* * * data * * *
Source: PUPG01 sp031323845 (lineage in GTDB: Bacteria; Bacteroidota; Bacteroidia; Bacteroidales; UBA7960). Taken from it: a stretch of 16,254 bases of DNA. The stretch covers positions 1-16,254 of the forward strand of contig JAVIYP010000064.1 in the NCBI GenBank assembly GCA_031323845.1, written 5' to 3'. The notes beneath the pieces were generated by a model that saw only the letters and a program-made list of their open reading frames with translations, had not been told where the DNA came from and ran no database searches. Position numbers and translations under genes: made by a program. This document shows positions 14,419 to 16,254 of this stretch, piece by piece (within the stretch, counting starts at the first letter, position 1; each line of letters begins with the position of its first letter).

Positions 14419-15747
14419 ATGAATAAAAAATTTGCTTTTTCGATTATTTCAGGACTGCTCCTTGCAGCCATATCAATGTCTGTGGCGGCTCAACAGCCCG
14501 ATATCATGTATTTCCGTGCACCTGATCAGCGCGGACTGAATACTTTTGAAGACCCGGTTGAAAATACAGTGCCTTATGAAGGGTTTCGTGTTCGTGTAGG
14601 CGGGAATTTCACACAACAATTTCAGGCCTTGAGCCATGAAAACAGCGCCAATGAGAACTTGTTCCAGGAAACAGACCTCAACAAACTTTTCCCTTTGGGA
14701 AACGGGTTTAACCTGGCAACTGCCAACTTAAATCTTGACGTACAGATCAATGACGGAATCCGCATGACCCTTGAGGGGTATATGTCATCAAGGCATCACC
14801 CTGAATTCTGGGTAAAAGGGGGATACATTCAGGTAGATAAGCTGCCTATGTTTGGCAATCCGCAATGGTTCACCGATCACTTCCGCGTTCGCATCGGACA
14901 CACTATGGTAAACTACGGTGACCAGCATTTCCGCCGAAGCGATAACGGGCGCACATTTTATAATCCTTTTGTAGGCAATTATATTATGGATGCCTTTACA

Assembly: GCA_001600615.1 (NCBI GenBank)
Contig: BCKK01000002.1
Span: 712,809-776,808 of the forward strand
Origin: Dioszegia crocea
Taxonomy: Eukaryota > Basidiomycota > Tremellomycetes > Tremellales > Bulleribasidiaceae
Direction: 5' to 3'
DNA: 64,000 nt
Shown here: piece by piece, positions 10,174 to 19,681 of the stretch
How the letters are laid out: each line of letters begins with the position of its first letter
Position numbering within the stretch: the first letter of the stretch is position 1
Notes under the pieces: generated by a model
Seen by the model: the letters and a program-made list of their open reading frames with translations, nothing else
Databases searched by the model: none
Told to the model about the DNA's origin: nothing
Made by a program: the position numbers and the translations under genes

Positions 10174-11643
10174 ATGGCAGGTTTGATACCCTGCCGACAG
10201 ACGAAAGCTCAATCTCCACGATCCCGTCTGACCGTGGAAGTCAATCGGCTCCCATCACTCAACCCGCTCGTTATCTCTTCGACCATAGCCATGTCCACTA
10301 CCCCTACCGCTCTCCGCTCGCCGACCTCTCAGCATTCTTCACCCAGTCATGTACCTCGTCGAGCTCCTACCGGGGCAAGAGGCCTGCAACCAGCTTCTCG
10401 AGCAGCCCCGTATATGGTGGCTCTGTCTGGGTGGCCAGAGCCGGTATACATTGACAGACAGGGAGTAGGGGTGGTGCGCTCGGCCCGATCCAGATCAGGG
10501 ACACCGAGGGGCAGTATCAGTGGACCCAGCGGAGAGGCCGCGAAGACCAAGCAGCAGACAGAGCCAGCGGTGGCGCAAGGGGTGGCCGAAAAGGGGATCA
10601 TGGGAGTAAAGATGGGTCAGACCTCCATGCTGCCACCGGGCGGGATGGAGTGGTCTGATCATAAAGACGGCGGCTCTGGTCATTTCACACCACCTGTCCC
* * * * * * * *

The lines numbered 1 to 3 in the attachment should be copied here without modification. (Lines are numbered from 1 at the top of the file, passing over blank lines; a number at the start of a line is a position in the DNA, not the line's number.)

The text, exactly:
Source: PUPG01 sp031323845 (lineage in GTDB: Bacteria; Bacteroidota; Bacteroidia; Bacteroidales; UBA7960). Taken from it: a stretch of 16,254 bases of DNA. The stretch covers positions 1-16,254 of the forward strand of contig JAVIYP010000064.1 in the NCBI GenBank assembly GCA_031323845.1, written 5' to 3'. The notes beneath the pieces were generated by a model that saw only the letters and a program-made list of their open reading frames with translations, had not been told where the DNA came from and ran no database searches. Position numbers and translations under genes: made by a program. This document shows positions 14,419 to 16,254 of this stretch, piece by piece (within the stretch, counting starts at the first letter, position 1; each line of letters begins with the position of its first letter).

Positions 14419-15747
14419 ATGAATAAAAAATTTGCTTTTTCGATTATTTCAGGACTGCTCCTTGCAGCCATATCAATGTCTGTGGCGGCTCAACAGCCCG